In China, service of process not only occupies a significant number of resources of the courts, but also delays the progress in case hearing. Why?
How Chinese Courts Work
China’s Supreme People's Court (SPC) is prompting judges to explain their reasons as carefully as possible in judgment writing.
Chinese courts have developed a performance appraisal system to measure judges’ performance. If you want to establish reasonable expectations about how Chinese judges hear cases, the role of this system should not be overlooked.
Chinese courts have been facing a litigation explosion in the recent five years, which has caused work overload to judges. Dealing with litigation explosion has now become one of the top priorities for the supreme court and local courts in China.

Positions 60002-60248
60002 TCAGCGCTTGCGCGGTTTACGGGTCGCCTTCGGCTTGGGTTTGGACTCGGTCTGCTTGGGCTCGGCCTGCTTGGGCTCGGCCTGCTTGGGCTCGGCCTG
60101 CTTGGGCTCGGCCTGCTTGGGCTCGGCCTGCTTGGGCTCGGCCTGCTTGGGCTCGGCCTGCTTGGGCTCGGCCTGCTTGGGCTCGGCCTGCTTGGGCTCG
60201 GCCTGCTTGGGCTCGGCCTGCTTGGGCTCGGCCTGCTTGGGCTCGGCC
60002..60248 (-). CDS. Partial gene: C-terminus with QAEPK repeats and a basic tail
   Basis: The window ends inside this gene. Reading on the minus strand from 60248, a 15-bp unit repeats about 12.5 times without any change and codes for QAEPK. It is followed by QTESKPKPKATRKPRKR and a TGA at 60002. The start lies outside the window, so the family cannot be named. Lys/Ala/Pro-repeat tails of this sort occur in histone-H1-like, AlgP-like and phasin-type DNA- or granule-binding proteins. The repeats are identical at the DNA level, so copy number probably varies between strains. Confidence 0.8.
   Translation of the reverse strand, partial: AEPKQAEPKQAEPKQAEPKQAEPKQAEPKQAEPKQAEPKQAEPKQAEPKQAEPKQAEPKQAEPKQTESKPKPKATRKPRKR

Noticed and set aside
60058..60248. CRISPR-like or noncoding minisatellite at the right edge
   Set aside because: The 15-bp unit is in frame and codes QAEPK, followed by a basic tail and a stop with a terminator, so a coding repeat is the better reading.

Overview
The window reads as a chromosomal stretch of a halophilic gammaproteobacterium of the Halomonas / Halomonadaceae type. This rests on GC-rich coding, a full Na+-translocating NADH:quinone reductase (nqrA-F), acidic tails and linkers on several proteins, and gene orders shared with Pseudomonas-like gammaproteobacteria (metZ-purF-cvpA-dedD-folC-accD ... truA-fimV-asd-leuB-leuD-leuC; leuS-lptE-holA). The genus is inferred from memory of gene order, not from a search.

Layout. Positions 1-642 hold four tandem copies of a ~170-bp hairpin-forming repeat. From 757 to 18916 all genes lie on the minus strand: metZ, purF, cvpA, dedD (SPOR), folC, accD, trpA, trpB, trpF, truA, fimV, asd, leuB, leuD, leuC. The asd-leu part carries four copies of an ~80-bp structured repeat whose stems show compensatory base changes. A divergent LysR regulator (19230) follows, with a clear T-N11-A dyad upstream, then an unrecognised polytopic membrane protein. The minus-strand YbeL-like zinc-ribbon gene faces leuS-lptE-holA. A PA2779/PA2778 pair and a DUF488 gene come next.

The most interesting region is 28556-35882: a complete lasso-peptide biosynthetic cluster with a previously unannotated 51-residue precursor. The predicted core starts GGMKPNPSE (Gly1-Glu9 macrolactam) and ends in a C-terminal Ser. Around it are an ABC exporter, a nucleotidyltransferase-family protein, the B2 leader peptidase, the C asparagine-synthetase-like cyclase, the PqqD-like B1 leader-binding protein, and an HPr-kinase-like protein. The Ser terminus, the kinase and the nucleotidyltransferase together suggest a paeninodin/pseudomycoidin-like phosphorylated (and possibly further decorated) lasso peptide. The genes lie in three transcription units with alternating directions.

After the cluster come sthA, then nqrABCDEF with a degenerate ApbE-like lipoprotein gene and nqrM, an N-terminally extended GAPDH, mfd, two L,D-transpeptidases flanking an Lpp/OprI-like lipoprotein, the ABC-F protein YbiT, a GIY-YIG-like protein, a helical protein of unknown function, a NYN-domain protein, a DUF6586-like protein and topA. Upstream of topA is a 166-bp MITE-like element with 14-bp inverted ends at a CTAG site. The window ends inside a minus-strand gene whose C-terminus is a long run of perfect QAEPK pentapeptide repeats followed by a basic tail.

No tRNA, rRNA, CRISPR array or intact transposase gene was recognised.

The most important difference between litigation and arbitration in China is that judges and arbitrators have different ways of thinking.
The Supreme People's Court (SPC) of China has implemented many reform measures in the third-round judicial reform, which deeply affects the current operating mechanisms of Chinese courts. Therefore, if you want to know how Chinese courts work, you must understand what the SPC did in the third-round judicial reform.
Before rendering a judgment, a Chinese judge shall undergo review and approval by his/her superiors, who haven't tried the case. This practice has existed in China until recently, when China’s Supreme People Court has ruled out the practice in part in the latest round of judicial reform (2014-2017).
Improving the judicial accountability system, one of the most important measures in Chinese judicial reform, is supposed to hold judges accountable for life for cases they handle and to effectively discipline judges for misconduct. Prior to this, Chinese judges were never subject to such strict requirements.
China’s Supreme People’s Court (SPC) tries to empower judges to exercise adjudicative power independently while taking more measures to supervise the trial work.